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Hello and welcome back to Max Q! Quick heads up: We’ll be taking a brief break for the next two weeks due to Christmas and New Years, respectively, but we’re excited to dive back in with you in 2024.

In this issue:

  • AstroForge reviews setbacks — and successes — during first mission
  • Terran Orbital CEO says company is not looking for a buyer
  • News from the FCC, Terran Orbital and more

Asteroid mining startup AstroForge is racing against the clock to complete its refinery demonstration on orbit after encountering a number of unexpected setbacks before and after launch, the startup said in a candid blog post published last week.

This demonstration mission may prove to be a case study in the difficulties of putting hardware on orbit for the first time. Such challenges are often gestured to in the common refrain that “space is hard,” but they are rarely elaborated upon with much detail.

AstroForge is changing that. In the blog post, the company dives into the problems it encountered — some even before the mission launched.

asteroid on path to earth

Near-Earth asteroid, computer artwork. Image Credits: Science Photo Library – ANDRZEJ WOJCICKI / Getty Images under a Royalty-Free license.

Terran Orbital CEO Marc Bell told employees last week during an all-hands meeting that the company is not looking for a buyer in an effort to quash a report that it was seeking bids by the end of the month, according to sources who spoke to TechCrunch.

In a separate email simply titled “WSJ,” which was sent to all staff, Bell said the WSJ got the story “very wrong” and “we are working with them to correct.”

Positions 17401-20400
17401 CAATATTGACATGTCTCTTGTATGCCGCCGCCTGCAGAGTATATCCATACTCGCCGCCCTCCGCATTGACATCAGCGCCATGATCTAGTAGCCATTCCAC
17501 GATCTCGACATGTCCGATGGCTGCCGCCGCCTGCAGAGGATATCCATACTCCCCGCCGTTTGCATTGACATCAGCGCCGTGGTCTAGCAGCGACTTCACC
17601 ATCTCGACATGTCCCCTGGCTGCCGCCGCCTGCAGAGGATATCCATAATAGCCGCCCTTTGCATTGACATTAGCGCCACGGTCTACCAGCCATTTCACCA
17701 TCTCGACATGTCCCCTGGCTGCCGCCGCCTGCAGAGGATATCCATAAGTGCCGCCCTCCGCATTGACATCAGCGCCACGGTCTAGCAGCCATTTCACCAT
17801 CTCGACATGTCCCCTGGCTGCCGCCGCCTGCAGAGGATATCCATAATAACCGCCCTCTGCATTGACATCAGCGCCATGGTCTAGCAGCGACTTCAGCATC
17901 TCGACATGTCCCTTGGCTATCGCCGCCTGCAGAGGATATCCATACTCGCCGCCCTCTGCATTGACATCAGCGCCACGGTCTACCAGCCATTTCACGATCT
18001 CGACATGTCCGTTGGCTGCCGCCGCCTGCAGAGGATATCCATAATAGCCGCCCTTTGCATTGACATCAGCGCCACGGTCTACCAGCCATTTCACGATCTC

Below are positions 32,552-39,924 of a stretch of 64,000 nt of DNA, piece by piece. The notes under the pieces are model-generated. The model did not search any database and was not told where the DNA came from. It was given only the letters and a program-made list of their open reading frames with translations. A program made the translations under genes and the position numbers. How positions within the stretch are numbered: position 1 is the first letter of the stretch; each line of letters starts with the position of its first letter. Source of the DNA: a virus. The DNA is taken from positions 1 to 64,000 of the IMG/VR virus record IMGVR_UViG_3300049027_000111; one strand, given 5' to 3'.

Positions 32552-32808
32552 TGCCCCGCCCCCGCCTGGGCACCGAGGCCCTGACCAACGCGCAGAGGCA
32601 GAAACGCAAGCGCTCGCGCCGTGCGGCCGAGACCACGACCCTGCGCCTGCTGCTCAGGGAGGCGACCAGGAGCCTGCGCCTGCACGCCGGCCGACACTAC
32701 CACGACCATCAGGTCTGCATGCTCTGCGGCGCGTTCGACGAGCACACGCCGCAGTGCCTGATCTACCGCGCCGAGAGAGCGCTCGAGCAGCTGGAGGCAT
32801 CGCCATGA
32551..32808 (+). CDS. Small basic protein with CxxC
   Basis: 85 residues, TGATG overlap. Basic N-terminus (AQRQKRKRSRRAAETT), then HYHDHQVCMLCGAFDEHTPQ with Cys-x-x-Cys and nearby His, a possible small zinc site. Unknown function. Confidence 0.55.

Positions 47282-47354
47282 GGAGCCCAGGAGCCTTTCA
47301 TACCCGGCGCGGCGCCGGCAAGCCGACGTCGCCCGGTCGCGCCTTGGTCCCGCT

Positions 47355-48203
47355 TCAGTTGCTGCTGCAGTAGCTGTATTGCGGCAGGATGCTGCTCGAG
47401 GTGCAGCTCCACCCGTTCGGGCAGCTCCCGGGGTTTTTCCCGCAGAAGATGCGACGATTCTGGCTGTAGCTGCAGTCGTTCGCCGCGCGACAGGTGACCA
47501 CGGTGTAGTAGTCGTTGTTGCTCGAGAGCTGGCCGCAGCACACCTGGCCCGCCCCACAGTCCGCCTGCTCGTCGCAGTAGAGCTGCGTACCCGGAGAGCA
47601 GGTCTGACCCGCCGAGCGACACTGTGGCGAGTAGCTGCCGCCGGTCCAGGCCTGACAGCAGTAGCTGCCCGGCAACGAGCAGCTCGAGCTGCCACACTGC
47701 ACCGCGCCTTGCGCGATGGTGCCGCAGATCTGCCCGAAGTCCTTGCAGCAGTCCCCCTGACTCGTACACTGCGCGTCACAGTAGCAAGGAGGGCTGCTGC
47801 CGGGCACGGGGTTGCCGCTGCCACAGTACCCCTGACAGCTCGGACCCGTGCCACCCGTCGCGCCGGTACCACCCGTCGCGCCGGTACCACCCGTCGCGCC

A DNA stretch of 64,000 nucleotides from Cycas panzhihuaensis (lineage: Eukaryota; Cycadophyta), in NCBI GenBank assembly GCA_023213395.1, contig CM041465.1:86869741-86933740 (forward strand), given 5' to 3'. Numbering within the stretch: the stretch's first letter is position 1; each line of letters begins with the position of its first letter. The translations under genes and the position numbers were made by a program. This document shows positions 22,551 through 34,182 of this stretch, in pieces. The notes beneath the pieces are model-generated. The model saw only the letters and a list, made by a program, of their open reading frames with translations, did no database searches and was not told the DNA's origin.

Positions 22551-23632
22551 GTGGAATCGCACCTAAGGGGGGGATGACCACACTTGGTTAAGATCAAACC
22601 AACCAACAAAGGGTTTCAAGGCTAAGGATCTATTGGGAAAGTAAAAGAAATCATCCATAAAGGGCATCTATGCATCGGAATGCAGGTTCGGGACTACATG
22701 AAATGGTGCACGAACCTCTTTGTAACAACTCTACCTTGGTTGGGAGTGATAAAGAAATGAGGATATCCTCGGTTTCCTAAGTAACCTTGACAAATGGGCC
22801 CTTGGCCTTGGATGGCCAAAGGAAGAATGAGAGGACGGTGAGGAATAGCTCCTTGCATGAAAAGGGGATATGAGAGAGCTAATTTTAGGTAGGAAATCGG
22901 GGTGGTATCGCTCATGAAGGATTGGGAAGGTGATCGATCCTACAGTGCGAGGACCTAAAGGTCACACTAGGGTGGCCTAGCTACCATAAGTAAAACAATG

“My goal is to keep us independent and turn us into a Prime. Nothing has changed.”

Terran Orbital logo

Image Credits: Pavlo Gonchar/SOPA Images/LightRocket via Getty Images / Getty Images

More news from TC and beyond

Amazon’s Project Kuiper successfully validated key technology that will increase throughput and reduce latency for customers using its satellite internet service, the company said last week.

Apex Space, a satellite bus manufacturing startup, has opened a new headquarters and production facility in California that will eventually scale up to manufacture 50 satellite platforms annually.

Blue Origin is aiming to finally conclude a more than 15-month pause in operations of its New Shepard suborbital rocket, with the company announcing that it will fly an uncrewed mission as early as December 18.

Helicity Space has closed a $5 million seed round to accelerate development of fusion propulsion, a technology that could finally unlock fast, efficient travel in deep space.

In Orbit Aerospace wants to be the third-party logistics provider for Earth to space commerce and science.

The U.S. Federal Communications Commission has made a final denial of Starlink’s application for $885 million in public funds to expand its orbital communications infrastructure to cover parts of rural America, saying the company “failed to demonstrate that it could deliver the promised service.”

True Anomaly has closed $100 million in new funding, a strong signal that the appetite for startups operating at the intersection of space and defense is far from abating.

Max Q is brought to you by me, Aria Alamalhodaei. If you enjoy reading Max Q, consider forwarding it to a friend.